Carte de la Partie de la Cote Nord-Ouest de L’Amerique Reconnue pendant Etes de 1792, 1793, et 1794.
Vancouver’s chart of America’s Pacific coastline: the first printed map to identify the Columbia River estuary and Vancouver Island.
This exquisitely engraved map of North America’s Pacific coastline – stretching from beyond San Diego in the south to Kodiak Island in the Alaskan north – is a pioneering chart first published in 1799. The mapmaker, George Vancouver, constitutes one of the great naval explorers of the late 18th century, who, along with other great captains like James Cook and Jean Francois La Perouse, was behind the first accurate mapping of this distant part of the globe.
Vancouver was a British Naval officer who conducted several exploratory missions along the west coast of America between 1791 and 1795 and who is perhaps most famous for lending his name to both the island and city of Vancouver. The map depicts the entire coastline in extraordinary detail, including his three expeditionary routes from 1792, 1793, and 1794. When it was published in Paris in 1799, this map was unlike any other of the region published so far. It provided a coherent and reliable chart of almost the entire Pacific coastline of North America, but it did so in the most beautiful and elegant manner possible. George Vancouver’s decisive role in establishing a cartographic foundation for the Northwest Pacific is manifested most clearly in this particular map, making it of outstanding significance and a key piece in any collection focussing on the Pacific Northwest (including California, Oregon, British Columbia, Alaska, and Vancouver itself).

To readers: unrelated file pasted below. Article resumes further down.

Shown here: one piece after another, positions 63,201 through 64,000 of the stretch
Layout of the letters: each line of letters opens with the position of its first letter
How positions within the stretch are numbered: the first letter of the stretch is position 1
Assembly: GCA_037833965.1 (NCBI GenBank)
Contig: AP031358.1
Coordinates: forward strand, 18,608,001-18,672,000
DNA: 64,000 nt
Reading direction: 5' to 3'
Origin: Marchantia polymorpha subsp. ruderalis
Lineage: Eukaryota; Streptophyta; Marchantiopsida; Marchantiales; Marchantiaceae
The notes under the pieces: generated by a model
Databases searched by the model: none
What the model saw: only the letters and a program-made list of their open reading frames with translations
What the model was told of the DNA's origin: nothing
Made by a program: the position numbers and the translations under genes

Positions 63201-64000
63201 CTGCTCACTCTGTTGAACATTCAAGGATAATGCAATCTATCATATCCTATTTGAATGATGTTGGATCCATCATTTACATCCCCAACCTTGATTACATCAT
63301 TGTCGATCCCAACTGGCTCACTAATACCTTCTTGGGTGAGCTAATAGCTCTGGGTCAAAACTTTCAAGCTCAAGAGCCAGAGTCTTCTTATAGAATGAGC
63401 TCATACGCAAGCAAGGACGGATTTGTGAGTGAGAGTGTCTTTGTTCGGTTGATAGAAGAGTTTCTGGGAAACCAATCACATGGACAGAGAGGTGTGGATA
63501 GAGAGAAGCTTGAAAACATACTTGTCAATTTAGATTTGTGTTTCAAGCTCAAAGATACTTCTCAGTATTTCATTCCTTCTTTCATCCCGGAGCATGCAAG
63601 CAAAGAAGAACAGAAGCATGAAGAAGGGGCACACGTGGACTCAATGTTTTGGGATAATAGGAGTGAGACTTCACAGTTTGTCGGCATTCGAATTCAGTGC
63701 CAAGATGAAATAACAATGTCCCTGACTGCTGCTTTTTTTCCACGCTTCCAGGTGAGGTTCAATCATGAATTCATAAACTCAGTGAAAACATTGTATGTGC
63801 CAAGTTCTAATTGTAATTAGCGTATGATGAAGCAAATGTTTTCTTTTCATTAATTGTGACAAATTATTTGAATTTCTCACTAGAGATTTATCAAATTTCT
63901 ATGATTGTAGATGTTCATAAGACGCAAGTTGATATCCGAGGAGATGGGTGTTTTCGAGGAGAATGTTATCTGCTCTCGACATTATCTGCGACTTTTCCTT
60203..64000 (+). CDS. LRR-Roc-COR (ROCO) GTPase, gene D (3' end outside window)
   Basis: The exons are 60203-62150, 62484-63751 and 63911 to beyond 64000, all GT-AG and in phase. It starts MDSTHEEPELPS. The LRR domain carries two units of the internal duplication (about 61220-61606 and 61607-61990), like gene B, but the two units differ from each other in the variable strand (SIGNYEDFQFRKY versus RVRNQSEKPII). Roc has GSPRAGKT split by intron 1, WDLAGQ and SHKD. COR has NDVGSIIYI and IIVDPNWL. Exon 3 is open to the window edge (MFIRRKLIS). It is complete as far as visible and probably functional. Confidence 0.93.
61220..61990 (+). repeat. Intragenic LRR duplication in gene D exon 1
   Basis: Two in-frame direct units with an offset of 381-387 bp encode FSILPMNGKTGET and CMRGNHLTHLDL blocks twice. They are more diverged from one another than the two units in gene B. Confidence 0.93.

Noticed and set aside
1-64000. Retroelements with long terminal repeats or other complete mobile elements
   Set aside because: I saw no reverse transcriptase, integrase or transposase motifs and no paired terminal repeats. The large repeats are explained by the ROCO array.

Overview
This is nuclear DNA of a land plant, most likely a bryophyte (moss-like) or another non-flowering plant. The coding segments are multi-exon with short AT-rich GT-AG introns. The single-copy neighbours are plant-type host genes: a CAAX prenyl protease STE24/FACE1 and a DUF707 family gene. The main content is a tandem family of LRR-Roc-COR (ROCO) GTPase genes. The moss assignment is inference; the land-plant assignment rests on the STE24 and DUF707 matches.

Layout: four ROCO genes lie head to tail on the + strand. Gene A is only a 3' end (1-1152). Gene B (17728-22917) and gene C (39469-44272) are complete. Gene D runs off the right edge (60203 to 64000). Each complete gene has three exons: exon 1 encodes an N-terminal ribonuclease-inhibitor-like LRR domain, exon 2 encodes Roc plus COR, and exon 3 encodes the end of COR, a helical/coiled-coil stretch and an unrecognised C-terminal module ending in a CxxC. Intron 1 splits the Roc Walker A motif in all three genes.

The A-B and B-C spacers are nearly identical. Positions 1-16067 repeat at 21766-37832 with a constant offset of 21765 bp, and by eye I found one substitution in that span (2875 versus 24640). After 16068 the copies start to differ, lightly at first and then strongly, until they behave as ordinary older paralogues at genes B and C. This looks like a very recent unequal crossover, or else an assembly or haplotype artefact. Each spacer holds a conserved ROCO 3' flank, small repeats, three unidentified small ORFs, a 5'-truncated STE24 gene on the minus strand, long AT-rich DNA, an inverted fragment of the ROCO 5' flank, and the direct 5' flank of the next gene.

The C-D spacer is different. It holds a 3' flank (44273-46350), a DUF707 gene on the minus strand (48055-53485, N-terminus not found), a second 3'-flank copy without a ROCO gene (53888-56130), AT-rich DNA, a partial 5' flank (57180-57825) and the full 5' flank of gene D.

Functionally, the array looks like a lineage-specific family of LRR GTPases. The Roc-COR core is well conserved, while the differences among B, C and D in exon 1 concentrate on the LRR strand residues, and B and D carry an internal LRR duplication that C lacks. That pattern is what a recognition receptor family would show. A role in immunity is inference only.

Like many of the most significant maps in history, this is a map of firsts. Despite being issued shortly before the dawn of the 19th century, this was the first printed map to show a whole range of geographic features. Among them was the first mapping of important maritime spaces like Puget Sound, the Johnston Strait, and Cook Inlet in southern Alaska. The latter was of particular importance, as one of Vancouver’s primary goals in the 1793-4 expedition was to unequivocally resolve the existence of a Northwest Passage suggested by earlier missions. At the time, most of the possible routes for a Northwest Passage had been explored and rejected. The only real option that remained was finding an interior route through the lakes and rivers of the Canadian wilderness. One unexplored option for such a route was a large bay named Cook Inlet, which the great explorer had identified and superficially plotted in 1778 but never properly explored. The British Admiralty felt that Cook Inlet was the only viable possibility of an access point to the imagined interior route, and so its thorough exploration was of considerable interest to Vancouver’s patrons. Vancouver complied with his brief and sailed east around Kodiak Island to enter the bay in April of 1794. Over the coming month, he explored every nook and cranny of it, looking for any indications of an inland network of navigable lakes and rivers. But it was to no avail, and by mid-summer, Vancouver turned his expedition around and headed back south.